Suggest ideas. This can work for cold applications, referrals, or internal transfers. If you must cold apply to a company, take a look at their product(s) and design a feature or optimization and send it with your resume — it could set you apart from a generic resume with no product experience. This could include a business plan or simple mocks. If you’re thinking about an internal transfer, you should know enough about your company’s products and have access to enough information to put together a pitch for a new product or feature.
Try an early stage startup. I was advised as I was applying for product positions that an early stage startup may be more willing to take a chance on a new PM (I’m not sure how true this is). With that said, if you’re the only PM, you may not learn best practices and you may lack mentorship. The best thing you can do for yourself when you transition into any new role is to go someplace with strong mentorship.
- Be able to articulate why you want to be a product manager
- Be able to articulate your value add
Articulate why you want to be a PM, and your value add. This is the most important advice in this article. You need to PM yourself like you would PM your product. Being a great PM is about being able to craft a narrative, and get buy-in for that narrative. You need to think of yourself and your career in the same way. What’s your narrative, and why should people buy it?
There is definitely an advantage to PMs who come from different backgrounds and perspectives, so you have to ask yourself — what makes you special? What value can you add based on your unique background that distinguishes you from other people? What have you done that demonstrates an understanding of the role and a true desire to perform well in that role?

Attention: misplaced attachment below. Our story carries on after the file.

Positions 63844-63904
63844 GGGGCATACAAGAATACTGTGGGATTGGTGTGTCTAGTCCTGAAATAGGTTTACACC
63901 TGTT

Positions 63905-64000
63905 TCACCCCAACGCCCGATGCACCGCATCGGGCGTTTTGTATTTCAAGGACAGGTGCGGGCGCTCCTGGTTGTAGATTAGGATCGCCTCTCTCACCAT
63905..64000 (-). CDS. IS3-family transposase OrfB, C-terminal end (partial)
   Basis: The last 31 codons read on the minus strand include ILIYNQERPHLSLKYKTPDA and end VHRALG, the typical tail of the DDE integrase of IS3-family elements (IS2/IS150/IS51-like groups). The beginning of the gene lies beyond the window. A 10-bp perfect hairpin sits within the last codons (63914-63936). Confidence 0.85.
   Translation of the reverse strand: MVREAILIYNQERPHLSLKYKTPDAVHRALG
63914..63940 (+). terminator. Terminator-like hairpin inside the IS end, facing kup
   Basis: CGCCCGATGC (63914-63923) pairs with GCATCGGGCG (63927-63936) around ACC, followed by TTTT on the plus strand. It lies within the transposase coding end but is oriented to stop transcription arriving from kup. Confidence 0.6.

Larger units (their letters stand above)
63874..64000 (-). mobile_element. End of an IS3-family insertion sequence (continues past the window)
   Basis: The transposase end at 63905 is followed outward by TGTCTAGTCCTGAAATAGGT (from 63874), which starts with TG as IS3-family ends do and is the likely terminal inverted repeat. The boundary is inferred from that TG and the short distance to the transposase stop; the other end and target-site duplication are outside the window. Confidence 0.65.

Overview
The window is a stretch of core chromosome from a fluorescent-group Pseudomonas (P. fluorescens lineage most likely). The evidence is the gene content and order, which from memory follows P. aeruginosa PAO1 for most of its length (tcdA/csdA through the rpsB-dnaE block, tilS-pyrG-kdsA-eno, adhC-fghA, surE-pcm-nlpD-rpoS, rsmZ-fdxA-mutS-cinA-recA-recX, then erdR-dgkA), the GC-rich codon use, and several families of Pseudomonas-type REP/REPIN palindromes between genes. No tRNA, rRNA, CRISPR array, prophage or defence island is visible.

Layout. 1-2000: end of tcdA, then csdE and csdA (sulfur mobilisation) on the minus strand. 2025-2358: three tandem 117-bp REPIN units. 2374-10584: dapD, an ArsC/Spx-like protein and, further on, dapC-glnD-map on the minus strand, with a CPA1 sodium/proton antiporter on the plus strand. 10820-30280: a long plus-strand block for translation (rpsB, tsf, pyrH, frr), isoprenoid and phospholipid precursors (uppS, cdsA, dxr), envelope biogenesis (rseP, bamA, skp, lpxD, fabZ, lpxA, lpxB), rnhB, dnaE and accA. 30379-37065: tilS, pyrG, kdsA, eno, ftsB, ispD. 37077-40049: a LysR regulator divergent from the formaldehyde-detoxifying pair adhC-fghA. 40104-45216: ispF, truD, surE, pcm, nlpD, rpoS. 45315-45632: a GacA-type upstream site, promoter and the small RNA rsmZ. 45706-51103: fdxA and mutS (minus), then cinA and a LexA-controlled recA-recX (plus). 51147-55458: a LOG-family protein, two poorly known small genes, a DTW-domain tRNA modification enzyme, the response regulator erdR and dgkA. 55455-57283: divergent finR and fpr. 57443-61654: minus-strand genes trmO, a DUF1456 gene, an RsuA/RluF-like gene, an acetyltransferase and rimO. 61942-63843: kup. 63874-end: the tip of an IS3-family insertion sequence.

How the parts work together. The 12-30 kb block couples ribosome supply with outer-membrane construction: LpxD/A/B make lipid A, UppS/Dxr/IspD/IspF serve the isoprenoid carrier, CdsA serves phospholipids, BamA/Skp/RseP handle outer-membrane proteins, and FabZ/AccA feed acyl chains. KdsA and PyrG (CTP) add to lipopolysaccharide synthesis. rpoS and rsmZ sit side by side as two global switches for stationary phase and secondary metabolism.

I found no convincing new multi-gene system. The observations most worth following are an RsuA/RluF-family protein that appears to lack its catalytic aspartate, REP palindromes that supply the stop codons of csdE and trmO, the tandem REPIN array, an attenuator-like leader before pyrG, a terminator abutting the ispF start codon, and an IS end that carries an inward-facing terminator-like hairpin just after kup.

This is the first question I ask when someone contacts me about wanting to be a PM, and I’ve gotten some bad answers. Wanting to build things but being unable to code is not a good answer. It’s great that you enjoy working in a cross-functional capacity, but there are a lot of roles that allow someone to work cross-functionally. Why product?
Compare the foregoing to an answer like: “I was a data analyst and realized that every time I pulled data, I was making recommendations about new features based on the data. Transitioning to product allowed me to play a more active role in the direction of the products I was working on.” Or “I used to work in finance, but realized the tools we were using weren’t user friendly. There are so many changes I would make to improve these programs.” These answers demonstrate a specific reason for wanting to be a PM, and also indicate what someone can bring to the role (solid understanding of data or financial tools).
There is no clear path to becoming a PM, especially since different companies value different skills (i.e. some are more CS-focused while others are more MBA-focused). Ultimately, you have to choose what will best highlight your current skillset and make your overall package most compelling.
If you have reviewed this article and still have questions, feel free to contact me through the contact form on this blog.
Latest posts by Koren Leslie Cohen (see all)
- How to Transition into Product Management - December 26, 2017